Matthews purports to represent a class of all consumers of the Anchor HMO. Rule 23 of the Federal Rules of Civil Procedure sets forth the requirements for a class action. Under Rule 23(a), representative parties may sue or he sued on behalf of a class if (1) the class is so numerous that joinder of all members is impracticable; (2) there are questions of law or fact common to the class; (3) the claims or defenses of the representative parties are typical of the claims or defenses of the class; and (4) the representative parties will fairly and accurately protect the interests of the class. Fed. R. Civ. P. 23(a). A plaintiff's claim is typical if the claim arises from the same event, practice, or course of conduct that gives rise to the claims of other class members and the plaintiff's claims are based on the same legal theory. De La Fuente v. Stokely-Van Camp, Inc., 713 F.2d 225, 232 (7th Cir. 1983) (citations omitted). The typicality requirement may be satisfied even if there are factual distinctions between the claims of the named plaintiffs and those of other class members. Id.
The Court finds that Matthews could not properly represent a class of all consumers of the Anchor HMO because the typicality requirement of a class action would not be satisfied. Approximately 65 to 70 % of persons who receive coverage from Anchor are enrolled through employee benefit plans under ERISA. The claims of Matthews, unlike the claims of these consumers, will not be subject to the substantive requirements of ERISA. The typicality requirement of a class action would not be satisfied because the claims of Matthews would not be based on the same legal theory as these consumers. Upon remand, the Court directs that Matthews could only be a proper class representative of those Anchor consumers whose benefit plans are not subject to the substantive requirements of ERISA. The defendant Anchor may properly remove the claims of any plaintiff whose employee benefit plan with Anchor is subject to ERISA because the Court would have original jurisdiction over those claims. 28 U.S.C. Sec. 1441(a); Metropolitan Life Ins. Co. v. Taylor, 481 U.S. 58, 67, 95 L. Ed. 2d 55,107 S. Ct. 1542 (1987).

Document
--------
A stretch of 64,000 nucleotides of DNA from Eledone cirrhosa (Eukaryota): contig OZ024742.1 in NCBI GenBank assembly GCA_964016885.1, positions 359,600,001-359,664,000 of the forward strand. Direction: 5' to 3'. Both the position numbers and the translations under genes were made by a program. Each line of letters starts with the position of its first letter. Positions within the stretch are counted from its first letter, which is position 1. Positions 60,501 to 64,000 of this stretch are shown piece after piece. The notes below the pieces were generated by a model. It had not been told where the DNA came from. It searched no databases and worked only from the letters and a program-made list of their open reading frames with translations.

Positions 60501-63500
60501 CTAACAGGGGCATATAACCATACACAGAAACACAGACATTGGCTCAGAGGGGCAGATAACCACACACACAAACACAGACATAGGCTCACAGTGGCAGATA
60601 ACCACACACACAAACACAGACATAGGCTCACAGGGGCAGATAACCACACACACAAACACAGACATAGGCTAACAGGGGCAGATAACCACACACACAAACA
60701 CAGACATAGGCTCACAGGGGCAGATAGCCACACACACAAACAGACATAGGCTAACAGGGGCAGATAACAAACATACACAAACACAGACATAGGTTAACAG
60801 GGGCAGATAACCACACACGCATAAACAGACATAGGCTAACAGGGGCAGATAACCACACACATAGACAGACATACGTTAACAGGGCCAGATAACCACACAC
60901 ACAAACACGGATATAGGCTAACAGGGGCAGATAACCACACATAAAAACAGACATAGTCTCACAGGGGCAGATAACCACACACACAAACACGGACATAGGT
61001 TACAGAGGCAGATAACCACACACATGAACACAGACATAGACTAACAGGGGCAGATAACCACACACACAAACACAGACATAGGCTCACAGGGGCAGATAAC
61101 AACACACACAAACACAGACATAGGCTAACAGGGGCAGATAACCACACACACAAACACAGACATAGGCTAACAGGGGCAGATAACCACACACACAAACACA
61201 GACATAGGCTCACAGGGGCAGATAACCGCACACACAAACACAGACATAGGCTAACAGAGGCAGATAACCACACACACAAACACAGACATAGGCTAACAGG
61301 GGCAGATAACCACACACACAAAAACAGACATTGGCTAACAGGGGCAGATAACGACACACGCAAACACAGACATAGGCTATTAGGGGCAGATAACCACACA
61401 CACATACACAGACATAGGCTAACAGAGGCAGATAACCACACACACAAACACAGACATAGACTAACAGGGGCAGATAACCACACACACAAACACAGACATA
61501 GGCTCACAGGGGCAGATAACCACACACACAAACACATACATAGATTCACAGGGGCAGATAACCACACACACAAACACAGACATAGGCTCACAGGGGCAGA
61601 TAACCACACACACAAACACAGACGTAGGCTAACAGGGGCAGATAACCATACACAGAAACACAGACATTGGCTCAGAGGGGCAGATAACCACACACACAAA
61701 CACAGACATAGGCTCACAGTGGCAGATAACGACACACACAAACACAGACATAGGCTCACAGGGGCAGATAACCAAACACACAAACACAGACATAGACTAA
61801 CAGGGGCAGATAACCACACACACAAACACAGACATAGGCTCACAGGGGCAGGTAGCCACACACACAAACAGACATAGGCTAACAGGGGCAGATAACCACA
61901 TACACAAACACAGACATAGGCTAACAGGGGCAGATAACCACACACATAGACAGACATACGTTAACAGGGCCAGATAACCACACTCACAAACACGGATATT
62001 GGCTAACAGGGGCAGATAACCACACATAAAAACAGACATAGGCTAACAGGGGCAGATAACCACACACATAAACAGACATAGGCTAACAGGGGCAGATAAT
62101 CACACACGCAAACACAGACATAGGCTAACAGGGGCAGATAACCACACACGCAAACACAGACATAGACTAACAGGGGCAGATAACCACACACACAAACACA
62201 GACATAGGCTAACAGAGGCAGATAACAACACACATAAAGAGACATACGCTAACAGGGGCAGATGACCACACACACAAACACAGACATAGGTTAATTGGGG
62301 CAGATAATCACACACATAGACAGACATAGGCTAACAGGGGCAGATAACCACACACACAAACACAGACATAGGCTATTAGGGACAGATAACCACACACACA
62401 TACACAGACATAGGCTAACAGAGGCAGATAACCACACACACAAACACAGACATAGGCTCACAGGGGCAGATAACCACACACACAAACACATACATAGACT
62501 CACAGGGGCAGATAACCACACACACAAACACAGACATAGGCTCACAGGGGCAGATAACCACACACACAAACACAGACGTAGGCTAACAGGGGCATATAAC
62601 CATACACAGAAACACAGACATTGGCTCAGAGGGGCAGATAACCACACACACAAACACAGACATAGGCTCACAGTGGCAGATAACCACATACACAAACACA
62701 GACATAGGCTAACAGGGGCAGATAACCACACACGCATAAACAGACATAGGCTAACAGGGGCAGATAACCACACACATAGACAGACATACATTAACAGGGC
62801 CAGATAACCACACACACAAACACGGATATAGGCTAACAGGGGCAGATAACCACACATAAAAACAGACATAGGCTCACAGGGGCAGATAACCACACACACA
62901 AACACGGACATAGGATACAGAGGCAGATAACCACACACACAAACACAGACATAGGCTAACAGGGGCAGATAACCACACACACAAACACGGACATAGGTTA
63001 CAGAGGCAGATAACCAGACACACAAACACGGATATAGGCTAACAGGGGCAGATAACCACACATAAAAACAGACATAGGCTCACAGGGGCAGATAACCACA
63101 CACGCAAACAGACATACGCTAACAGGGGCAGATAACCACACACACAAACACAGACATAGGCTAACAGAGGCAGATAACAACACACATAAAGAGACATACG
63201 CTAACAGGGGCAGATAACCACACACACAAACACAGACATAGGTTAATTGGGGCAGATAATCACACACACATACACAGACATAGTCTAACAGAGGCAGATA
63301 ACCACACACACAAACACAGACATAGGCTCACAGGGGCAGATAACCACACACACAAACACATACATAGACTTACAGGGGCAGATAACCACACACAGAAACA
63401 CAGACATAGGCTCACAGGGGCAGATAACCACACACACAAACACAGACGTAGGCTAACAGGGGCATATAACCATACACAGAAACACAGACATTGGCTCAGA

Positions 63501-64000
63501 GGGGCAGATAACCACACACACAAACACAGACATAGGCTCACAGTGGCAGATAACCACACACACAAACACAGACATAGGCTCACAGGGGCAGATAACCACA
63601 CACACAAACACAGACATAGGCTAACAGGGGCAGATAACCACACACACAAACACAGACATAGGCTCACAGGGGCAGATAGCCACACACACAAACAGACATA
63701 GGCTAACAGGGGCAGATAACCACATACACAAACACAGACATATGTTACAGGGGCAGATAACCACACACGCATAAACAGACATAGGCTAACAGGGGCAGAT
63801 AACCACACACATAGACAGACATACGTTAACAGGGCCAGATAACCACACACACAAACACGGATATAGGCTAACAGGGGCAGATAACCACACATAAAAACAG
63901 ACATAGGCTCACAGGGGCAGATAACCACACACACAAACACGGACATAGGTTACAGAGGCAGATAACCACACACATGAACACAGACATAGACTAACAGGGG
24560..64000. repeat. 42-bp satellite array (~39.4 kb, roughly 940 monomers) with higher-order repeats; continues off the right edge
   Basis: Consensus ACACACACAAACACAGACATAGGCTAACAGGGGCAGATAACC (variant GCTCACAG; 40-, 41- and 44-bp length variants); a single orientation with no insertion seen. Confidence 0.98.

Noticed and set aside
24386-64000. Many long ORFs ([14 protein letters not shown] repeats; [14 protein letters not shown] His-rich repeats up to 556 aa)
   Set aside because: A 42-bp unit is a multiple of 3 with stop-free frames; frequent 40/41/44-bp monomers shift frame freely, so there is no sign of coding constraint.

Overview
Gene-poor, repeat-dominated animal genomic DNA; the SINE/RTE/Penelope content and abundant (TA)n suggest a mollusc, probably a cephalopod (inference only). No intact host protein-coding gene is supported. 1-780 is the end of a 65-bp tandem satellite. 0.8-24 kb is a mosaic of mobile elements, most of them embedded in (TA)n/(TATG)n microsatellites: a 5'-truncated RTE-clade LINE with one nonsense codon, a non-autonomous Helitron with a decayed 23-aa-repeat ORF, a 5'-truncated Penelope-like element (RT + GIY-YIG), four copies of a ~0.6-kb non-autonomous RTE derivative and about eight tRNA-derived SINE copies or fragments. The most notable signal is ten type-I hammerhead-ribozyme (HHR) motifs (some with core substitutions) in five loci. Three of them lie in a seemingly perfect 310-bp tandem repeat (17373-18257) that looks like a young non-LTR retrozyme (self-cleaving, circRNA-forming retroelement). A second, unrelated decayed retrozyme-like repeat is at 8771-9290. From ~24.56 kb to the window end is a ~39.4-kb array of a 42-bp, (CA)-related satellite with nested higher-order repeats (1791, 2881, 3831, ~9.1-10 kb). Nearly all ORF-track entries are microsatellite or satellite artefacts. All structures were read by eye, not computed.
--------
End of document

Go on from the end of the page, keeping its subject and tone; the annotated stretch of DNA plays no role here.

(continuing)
For the foregoing reasons, defendants Humana, Inc., Humana Health Plan, Inc., Humana Insurance Company, The Michael Reese Health Plan, Inc., and Michael Reese Hospital Foundation's Motion to Dismiss the complaint of plaintiff Anderson is granted. The Motion to Remand the complaint of Anderson to the Circuit Court of Cook County is denied. The Motion to Remand the complaint of plaintiff Matthews to the Circuit Court of Cook County is granted. Defendants Anchor Organization for Health Maintenance, Rush-Presbyterian-St. Luke's Medical Center, and Rush-Presbyterian-St. Luke's Health Plans, Inc.'s Motion to Dismiss the Complaint of plaintiff Matthews is denied.
Wayne R. Andersen
United States District Judge
Dated: APR 26 1993